Louis-Michel Aury was born (approximately) in 1788 in the Parisian suburb of Montrouge. At an early age he entered Napoleon´s navy and was stationed on a French island in the West Indies. At 15 he left his warship in Guadaloupe and joined a group of French privateers. By the time he was 22 he had saved enough prize money to purchase his own ship.
Aury never had any great affections for the Americans. In 1810 in New Orleans, American officials confiscated his ship and in 1811, while in Savannah, North Carolina, a mob torched his ship. He most certainly crossed paths with the Laffite brothers at that time as well and it would not be the last.
In 1812, the rebel government of Cartagena commissioned him to take command of a refitted privateer. He sailed from North Carolina in April of 1813 and with Cartagena as his headquarters he harassed Spanish shipping lanes with great success. In, a December of 1815, as Commodore in the navy of New Granada (Colombia), he ran the Spanish blockade of Cartagena. This was a devastating siege and the inhabitants were in extremely desperate conditions. He evacuated hundreds of people at great personal expense and later joined Bolivar in Haiti.
While in Haiti he argued with Bolivar over payments for his services, supposedly for a sum of $25,000. Additionally a bitter rivalry had developed between Aury and Luis Brion, the commander of Bolivar´s Venezuelan squadron. Aury refused to serve under Brion and instead accepted a marque from Mexican rebels . In association with a group of merchants, Aury backed General Xavier Mina, a young Spanish insurgent. The merchants , being more mercenary than visionary, wished to gain access to the Mexican silver mines as well as wrest control of Florida from Spain.
In 1816 Aury accepted the position of Resident Commissioner of Galveston Island, Texas from the fledgling Republic of Mexico and he established a base there from which he could direct his profitable privateering operations. In late 1816, General Mina arrived to organize an overland invasion of Mexico. Aury disagreed and instead in April of 1817 they left Galveston. They attacked the port of Tampico and took it without a fight. Mina then marched inland only to be caputred and executed by the Spanish in October of 1817. When Aury returned to Galveston Island he discovered that Jean Laffite and his Baratarians had moved in and taken control of the island.
From Galveston, Aury headed to Fernandina, Amelia Island where Gregor McGregor had established the Republic of Florida. Gregor McGregor was a Scottish adventurer, the so-called styled “Brigadier-General of the United Provinces of the New Granada and Venezuela and General-in-Chief of the armies of the two Floridas”. This was not the first time Aury had been associated with McGregor. He had been trapped in the siege of Cartagena and had helped organize the evacuation that Aury led on Dec. 5, 1815.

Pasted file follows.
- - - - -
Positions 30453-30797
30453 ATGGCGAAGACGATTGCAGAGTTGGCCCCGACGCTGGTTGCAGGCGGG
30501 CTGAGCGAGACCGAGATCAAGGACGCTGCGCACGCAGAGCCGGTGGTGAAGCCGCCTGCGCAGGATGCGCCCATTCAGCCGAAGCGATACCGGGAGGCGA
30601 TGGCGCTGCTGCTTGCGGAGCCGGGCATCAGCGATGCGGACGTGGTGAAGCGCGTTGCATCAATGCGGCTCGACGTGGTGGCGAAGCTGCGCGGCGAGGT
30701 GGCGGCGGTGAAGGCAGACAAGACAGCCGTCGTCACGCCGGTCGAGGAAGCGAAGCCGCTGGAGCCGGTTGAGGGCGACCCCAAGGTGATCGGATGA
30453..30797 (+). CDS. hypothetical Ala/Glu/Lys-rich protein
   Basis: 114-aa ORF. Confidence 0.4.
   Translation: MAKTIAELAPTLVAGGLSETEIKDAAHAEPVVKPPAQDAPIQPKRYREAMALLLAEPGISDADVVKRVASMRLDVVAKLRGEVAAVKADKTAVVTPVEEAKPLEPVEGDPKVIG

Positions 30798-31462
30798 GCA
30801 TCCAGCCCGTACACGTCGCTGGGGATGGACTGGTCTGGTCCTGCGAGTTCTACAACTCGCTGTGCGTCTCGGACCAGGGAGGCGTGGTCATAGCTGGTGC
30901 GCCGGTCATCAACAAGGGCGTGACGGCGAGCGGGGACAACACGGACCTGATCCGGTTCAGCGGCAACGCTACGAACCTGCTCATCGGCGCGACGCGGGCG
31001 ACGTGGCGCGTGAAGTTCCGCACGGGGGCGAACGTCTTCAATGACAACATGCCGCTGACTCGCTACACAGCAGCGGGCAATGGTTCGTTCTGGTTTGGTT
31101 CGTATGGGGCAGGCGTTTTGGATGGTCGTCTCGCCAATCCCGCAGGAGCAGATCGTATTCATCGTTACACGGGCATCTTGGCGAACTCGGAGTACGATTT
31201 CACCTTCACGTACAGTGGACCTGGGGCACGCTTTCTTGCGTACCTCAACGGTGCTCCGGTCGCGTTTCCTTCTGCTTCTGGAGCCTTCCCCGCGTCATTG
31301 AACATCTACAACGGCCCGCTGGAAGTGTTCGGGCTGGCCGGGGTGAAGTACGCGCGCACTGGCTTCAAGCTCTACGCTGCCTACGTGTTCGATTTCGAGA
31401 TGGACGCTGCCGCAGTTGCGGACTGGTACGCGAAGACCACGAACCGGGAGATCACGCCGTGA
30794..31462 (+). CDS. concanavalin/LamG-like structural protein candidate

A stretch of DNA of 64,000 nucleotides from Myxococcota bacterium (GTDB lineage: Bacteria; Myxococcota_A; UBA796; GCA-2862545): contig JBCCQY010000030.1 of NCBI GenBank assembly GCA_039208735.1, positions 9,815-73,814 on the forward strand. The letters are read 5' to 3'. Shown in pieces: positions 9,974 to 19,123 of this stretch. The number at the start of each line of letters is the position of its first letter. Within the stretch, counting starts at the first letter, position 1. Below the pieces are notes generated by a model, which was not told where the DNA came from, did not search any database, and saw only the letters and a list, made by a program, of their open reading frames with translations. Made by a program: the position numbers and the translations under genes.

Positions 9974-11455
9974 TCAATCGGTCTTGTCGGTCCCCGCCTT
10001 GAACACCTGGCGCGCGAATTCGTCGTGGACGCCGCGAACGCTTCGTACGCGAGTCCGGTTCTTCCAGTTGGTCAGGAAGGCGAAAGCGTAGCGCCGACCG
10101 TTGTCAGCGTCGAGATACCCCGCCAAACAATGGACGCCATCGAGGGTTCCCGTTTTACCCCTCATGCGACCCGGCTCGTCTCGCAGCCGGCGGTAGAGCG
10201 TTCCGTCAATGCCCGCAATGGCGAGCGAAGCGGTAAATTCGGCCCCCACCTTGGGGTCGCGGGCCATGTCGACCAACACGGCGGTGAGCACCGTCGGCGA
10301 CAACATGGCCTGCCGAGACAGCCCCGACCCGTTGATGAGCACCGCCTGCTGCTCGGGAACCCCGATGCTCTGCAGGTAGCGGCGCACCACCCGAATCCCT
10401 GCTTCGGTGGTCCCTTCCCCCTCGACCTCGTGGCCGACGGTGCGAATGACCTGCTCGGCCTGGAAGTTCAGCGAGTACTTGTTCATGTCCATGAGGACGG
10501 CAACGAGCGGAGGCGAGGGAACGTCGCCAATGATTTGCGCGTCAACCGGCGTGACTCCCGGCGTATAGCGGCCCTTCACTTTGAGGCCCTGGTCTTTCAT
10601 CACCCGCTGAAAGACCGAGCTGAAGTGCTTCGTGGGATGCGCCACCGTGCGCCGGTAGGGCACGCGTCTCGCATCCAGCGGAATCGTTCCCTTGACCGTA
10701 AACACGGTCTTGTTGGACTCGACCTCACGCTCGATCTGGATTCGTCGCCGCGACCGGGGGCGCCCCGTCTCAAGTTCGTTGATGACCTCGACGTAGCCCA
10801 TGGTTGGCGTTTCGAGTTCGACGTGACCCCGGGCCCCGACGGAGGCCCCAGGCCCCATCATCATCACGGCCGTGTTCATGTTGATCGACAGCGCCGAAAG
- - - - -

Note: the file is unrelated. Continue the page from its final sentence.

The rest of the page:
Two of McGregor’s lieutenants turned over the island to Aury as a representative of the Mexican insurgents. The privateer, much to the annoyance of the French, the and the Americans, began a very profitable trade within the state of Georgia running slaves and captured merchandise. In December of 1817, the Americans shut down Aury´s activities and he departed a few months later.
Next stop for Aury, was Providencia or Old Providence Island. He captured the island with 400 men and 14 ships in July of 1818 and set up the islands as his new base of operations. Aury continued to make attempts to reconcile with Simon Bolivar and even offered to have the islands integrated into Gran Colombia. Aury still refused to serve under Luis Brion so he accepted letters of patents from the governments of Buenos Aires and Chile.
In May of 1819 he mounted a successful raid on Izabal, Guatamela. As Central America was still under the sway of Spain, Aury began plotting with the envoy of Buenos Aires and Chile to free this area from the control of Spain. In April of 1820 Aury organized attacks on the Spanish fortresses at Trujillo and Omoa, Honduras but failed. Nonetheless he continued privateering from his base in Providence.
In August of 1821, Aury passed away at the young age of 33, supposedly after falling off a horse. Although he never resolved his differences with Bolivar, Louis-Michel Aury made a great contribution, during his very short life, to the independence movement of Colombia.